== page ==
If you follow online discussions of science and environmentalism, as I do, you may have noticed that the two camps are splitting lately on the issue of Genetically Modified Organisms (GMOs). The gulf between the camps is deep, with very few people anywhere in the middle. This is nowhere more true than in discussion of California's Proposition 37, up for the voters' decision in November. The proposition would require most genetically engineered food sold in California to be labeled, with a few exceptions. Most environmental groups taking a stand on the measure support it: a large section of the scientific community opposes it.
And there are bad arguments and suspect motives in both camps.
Let's cover the motives first. According to KCET's Ballot Brief, the largest contributors to each side's campaign are nearly guaranteed to make the other side roll its eyes. Leading the opposition donations, with more than $7 million in donations to the No On 37 campaign as of this week, is the biotech firm Monsanto -- the bete noire of GMO opponents, organic farmers, anti-toxics activists, and a number of other camps. Even some people who support the concept of GMOs dislike Monsanto for its alleged predatory practices: suing farmers if their organic crops are inadvertently pollinated by wind-blown Monsanto GMO pollen, getting reporters fired for doing investigations into recombinant bovine growth hormone, and even just working to engineer crops resistant to their proprietary herbicide, RoundupTM.
Leading donations to the Yes on 37 side, at $1.1 million in donations, is Mercola Health Resources. Mercola Health Resources is the online "nutritional supplement" business of the popular alternative medicine purveyor Joseph Mercola, whose very name can prompt near-aneurysms in the skeptical community. In addition to opposing GMOs in food, Mercola has championed the anti-vaccination movement, which is generally credited for the current resurgence of whooping cough and measles. Though he's supporting the labeling of food via Prop 37, Mercola has had run-ins with the feds over his own product labels, with the FDA ordering him to change labels on his products that falsely claimed health benefits for their use, including an algae supplement that, according to Quack Watch, was said to "help to virtually eliminate your risk of developing cancer in the future."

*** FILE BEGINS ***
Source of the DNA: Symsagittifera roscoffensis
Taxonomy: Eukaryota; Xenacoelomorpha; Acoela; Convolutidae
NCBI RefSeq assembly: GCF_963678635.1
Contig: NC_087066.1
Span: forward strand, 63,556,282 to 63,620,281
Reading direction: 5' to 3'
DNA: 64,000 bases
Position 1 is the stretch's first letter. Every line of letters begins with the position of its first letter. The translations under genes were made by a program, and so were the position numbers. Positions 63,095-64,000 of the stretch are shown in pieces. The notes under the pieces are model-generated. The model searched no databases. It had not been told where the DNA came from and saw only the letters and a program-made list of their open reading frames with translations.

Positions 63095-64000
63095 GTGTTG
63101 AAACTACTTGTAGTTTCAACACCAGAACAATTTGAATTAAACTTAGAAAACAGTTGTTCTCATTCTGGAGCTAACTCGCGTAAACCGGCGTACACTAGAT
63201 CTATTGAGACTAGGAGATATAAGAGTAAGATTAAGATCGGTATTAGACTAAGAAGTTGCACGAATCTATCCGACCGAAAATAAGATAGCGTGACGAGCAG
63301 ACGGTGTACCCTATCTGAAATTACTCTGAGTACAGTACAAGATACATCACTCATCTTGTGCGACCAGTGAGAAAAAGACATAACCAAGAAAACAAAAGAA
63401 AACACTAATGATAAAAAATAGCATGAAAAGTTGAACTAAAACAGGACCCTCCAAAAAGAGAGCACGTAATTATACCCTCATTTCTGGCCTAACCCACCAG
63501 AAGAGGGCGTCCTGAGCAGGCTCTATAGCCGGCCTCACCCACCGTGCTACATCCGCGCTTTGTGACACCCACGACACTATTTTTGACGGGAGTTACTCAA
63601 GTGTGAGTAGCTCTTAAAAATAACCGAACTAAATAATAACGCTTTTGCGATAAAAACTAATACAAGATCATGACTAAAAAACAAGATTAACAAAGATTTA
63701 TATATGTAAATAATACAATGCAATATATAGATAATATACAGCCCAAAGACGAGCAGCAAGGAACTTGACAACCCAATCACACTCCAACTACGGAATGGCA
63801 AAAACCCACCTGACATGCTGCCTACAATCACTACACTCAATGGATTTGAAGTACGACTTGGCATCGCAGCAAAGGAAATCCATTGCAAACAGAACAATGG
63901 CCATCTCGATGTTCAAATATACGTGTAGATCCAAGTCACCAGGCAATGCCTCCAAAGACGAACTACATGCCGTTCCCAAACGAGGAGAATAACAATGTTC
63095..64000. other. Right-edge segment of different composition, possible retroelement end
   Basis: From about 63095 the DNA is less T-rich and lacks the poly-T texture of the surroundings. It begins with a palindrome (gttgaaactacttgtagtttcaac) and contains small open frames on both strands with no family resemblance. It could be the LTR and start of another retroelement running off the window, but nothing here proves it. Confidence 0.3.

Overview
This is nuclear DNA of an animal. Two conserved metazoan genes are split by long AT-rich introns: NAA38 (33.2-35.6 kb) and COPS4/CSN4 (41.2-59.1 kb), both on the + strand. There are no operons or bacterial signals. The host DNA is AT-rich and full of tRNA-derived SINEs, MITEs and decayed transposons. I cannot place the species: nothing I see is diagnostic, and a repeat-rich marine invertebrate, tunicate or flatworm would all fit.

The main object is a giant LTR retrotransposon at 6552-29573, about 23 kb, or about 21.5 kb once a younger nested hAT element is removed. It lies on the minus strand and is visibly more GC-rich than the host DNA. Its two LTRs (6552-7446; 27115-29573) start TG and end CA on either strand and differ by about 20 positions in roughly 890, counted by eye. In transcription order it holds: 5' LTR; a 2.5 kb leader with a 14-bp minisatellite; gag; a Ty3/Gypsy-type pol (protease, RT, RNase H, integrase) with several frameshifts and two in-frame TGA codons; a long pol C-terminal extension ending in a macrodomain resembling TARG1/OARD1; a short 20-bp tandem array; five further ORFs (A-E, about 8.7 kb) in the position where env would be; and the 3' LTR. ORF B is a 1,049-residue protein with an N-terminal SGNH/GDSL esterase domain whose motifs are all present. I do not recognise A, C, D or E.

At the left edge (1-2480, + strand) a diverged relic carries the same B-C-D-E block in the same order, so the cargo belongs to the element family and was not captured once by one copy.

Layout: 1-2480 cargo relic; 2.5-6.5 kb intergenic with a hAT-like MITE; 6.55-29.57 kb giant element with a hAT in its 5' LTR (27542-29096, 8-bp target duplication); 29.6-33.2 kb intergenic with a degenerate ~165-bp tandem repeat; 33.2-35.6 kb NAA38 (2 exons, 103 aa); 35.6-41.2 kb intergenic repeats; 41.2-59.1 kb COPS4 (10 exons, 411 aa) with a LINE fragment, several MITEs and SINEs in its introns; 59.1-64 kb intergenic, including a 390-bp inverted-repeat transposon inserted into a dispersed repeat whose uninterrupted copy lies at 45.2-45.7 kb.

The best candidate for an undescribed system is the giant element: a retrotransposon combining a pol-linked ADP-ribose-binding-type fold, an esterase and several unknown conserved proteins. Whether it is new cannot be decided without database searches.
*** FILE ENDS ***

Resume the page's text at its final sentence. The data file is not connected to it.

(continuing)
In second place among Yes on 37 funders is the Organic Consumers Association, a mixed bag of a group that holds some positions that are eminently reasonable, such as warning of the dangers of perchlorate contamination in groundwater, but also gives Mercola a platform for his anti-vaccination writing.
Smaller donors on both sides include people with a financial stake in the outcome: DuPont, DOW, Bayer, BASF, and large food corporations on the No side; and Nature's Path Foods, Dr. Bronner's, Lundberg Family Farms, Amy's Kitchen, Clif Bar, and Annie's on the Yes side. Par for the course in American politics, and if you're going to criticize one side for putting their pocketbooks into the political process, then you really have to do it to both.
What about the arguments? Though my sympathies routinely lie with the environmental movement -- I've worked in that movement for most of my adult life, after all -- the issue of GMOs is one of those -- along with medicine, diet, and a few other things -- where enviros can get very, very sloppy with their thinking. There are plenty of reasons to look askance at the biotech industry as it is currently operated, mainly having to do with the effects of the profit motive. An engineered strain of wheat that fixed its own nitrogen might be a huge boon to both the world's hungry and to the environment, which now suffers the effects of fossil fuels being used to create the nitrogen fertilizer on which a third of the world's population depends for survival.
Cotton that's designed to resist the herbicide you just happen to have a patent on? Not so much of a universal boon to humankind, though it's undeniably a short-term potential goldmine, at least until the weeds evolve resistance to your weedkiller.